In the bedroom of her Tucson, Arizona, home, in the calm of evening after a taxing day, Laura Ybarra, a 50-year-old home health care nurse, packs camping gear into a duffle bag in preparation for life at the bottom of the Grand Canyon.
Ybarra, a California native, has finally landed her dream job: to serve the Havasupai Indians, who have lived for more than 800 years at the bottom of the Grand Canyon. The assignment, says Ybarra, "is more of an adventure than a job."
A Master of Public Health student at Walden University, Ybarra says she's still not sure if her new canyon home has Internet access. "I was told the clinic has it," she says. "So if I have to, I'll stay after work and do my coursework."
For as long as Ybarra can remember, she has wanted to work for the U.S. Department of Health and Human Service's Indian Health Service program. Her career began 12 years ago in Southern California on the Pala Indian Reservation. As a senior at Point Loma Nazarene University's School of Nursing in San Diego, Ybarra was the first student allowed to do an internship on Mission Indian territory.
Her first few house calls were contentious. Patients were distrustful of outside help. One diabetic woman padlocked the chain-link fence in front of her house to avoid treatment. Undeterred, Ybarra climbed the woman's fence with a cooler full of insulin.
"I allowed her to speak her peace and I constantly came back to check on her," says Ybarra. "Little by little she let her guard down."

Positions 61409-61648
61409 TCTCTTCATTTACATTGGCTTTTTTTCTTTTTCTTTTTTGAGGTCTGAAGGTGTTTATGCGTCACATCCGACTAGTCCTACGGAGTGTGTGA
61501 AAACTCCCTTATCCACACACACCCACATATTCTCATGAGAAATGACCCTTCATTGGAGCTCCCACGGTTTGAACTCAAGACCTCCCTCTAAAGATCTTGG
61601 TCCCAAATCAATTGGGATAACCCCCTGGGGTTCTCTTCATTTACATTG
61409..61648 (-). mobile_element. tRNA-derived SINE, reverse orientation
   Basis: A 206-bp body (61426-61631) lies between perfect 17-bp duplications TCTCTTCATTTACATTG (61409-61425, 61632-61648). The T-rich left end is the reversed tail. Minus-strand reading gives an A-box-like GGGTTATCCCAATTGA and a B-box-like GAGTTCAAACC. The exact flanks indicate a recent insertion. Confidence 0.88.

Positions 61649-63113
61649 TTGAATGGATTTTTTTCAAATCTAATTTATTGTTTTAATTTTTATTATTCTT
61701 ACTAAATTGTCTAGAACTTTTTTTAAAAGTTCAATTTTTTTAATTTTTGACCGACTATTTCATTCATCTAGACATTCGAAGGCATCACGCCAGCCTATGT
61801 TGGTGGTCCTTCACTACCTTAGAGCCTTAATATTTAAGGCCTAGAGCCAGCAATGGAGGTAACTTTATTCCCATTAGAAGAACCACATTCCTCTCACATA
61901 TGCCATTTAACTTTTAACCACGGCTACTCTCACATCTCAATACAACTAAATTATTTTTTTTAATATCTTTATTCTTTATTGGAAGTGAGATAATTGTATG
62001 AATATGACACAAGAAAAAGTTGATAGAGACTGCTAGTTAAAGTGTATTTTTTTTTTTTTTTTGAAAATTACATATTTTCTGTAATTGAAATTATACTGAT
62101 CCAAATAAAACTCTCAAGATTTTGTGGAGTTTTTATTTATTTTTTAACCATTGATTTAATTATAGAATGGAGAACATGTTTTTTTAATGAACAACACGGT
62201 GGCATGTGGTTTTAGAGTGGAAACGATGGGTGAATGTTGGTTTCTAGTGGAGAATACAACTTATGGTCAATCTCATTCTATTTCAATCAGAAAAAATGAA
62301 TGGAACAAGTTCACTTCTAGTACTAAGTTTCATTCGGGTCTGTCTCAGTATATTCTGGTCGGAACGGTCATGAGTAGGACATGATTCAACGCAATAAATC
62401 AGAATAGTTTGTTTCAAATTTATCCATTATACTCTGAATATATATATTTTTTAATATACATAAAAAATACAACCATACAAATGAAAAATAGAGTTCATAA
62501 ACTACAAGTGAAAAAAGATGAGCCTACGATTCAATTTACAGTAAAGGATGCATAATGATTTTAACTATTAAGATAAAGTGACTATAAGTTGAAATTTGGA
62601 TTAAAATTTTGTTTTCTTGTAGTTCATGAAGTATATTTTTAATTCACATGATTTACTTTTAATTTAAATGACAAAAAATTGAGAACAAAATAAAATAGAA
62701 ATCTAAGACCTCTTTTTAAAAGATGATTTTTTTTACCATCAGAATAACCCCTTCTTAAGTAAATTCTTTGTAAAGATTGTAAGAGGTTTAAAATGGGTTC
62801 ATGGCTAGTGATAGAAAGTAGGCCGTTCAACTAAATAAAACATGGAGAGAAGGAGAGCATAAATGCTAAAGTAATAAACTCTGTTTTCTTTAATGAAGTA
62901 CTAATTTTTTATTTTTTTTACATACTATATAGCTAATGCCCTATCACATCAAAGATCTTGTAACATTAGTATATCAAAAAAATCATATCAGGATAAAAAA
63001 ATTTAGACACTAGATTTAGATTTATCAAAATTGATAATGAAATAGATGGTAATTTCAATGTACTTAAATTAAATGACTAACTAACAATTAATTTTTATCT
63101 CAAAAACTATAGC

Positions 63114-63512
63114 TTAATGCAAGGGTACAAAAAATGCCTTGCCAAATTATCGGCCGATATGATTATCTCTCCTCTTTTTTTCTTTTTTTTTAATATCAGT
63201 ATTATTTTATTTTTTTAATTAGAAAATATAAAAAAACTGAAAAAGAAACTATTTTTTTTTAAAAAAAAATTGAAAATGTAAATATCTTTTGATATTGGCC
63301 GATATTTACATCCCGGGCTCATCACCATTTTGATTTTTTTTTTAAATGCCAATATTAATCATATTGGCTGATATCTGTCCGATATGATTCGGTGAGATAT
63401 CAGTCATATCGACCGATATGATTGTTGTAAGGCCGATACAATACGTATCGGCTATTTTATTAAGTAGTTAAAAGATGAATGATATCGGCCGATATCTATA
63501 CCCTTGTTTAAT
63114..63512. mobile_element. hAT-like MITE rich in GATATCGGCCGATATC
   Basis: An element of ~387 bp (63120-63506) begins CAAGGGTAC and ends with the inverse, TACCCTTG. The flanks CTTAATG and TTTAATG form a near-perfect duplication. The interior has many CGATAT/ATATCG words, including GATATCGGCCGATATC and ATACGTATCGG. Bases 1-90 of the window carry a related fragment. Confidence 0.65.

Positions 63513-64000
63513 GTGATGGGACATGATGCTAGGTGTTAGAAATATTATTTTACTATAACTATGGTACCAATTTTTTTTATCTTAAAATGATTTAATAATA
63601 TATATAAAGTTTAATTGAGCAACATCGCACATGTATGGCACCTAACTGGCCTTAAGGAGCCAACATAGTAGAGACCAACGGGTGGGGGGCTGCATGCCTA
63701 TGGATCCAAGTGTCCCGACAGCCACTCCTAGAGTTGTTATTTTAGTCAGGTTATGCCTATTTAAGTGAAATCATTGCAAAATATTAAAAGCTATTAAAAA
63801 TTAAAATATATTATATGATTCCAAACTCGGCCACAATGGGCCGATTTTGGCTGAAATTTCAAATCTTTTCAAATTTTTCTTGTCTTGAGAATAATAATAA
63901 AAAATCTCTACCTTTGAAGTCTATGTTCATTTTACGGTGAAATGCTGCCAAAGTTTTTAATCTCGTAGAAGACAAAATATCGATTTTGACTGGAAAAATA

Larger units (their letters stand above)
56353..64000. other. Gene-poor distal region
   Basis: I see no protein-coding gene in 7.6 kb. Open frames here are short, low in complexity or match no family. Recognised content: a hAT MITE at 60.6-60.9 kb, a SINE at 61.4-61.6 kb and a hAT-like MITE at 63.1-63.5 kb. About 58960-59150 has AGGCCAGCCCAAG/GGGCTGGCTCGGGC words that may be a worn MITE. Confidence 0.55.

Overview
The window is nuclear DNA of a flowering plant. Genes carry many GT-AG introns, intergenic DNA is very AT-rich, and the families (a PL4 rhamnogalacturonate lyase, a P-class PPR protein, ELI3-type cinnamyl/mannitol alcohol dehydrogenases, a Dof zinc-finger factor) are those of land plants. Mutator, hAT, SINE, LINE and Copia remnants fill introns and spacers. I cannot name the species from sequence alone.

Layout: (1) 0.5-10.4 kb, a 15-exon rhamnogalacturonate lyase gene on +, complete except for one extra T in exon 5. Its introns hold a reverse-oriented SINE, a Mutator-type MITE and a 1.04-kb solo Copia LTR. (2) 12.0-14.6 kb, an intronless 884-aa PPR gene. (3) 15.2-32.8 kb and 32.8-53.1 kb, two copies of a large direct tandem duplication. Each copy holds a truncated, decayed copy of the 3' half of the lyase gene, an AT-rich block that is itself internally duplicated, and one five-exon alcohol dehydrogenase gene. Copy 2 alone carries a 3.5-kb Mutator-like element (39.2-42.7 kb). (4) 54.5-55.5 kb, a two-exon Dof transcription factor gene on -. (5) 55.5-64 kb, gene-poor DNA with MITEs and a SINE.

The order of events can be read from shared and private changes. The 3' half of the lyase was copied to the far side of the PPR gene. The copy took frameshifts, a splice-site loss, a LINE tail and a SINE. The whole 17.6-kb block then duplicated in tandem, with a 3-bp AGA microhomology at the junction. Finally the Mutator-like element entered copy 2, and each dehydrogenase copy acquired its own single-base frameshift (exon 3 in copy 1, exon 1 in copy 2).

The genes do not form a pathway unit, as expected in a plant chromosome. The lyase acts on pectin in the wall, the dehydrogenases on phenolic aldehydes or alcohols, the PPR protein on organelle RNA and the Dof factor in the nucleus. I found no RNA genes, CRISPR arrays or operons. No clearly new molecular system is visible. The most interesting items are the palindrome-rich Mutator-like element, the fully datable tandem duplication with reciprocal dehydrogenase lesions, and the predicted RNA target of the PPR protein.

Drawing on her own Yaqui Indian heritage, the soft-spoken nurse was able to break through cultural barriers, educating patients about diabetes, depression, and breast cancer.
"I gave them all the time they needed," she says. "The whole picture, physically, emotionally, and spiritually."
When the internship was over, tribal leaders hired her on a full-time basis. Three and a half years later, she left to pursue a public health position with Paiute Indian tribes outside of Reno, Nevada. Low wages and high living expenses forced her to work for a home health care agency instead.
In August 2008, Ybarra earned her M.S. in Nursing with a specialization in Education from Walden, which she used to teach cultural sensitivity classes to other home health care nurses.
Using the critical-thinking skills and assignments she completed at Walden, Ybarra developed programs and questionnaires to help nurses understand ingrained cultural mores in Hispanic and Native American households.
"I didn't know I had it in me," she says. "The discussions I had with Walden students and teachers just blew me away. Whenever I'd find myself critically thinking, it was like whoa, let's apply this to an in-service class."
Ybarra says her next goal is to obtain a Ph.D. in Public Health from Walden. She wants to focus her research on Native American healthcare to introduce pre-natal and eldercare programs to Indian tribes living in Southern California, Nevada, and Arizona.
"I've always felt like public health was my calling," says Ybarra. "If you work in a hospital, it's always go, go, go. I don't want my patients to feel like they're being rushed."
The first public health nurse in three years to live inside the Grand Canyon, Ybarra admits she's so enamored with the Havasupai's research potential that she's given little thought to how she'll actually reach the canyon floor.
Residents of Supai, Arizona, have three choices of transportation when descending the canyon walls: hike eight miles to the bottom, pack light and take a pack-mule, or hitch a helicopter at Hualapai Hilltop.
True to her bold-but-practical instinct, Ybarra says, "I'm leaning helicopter."
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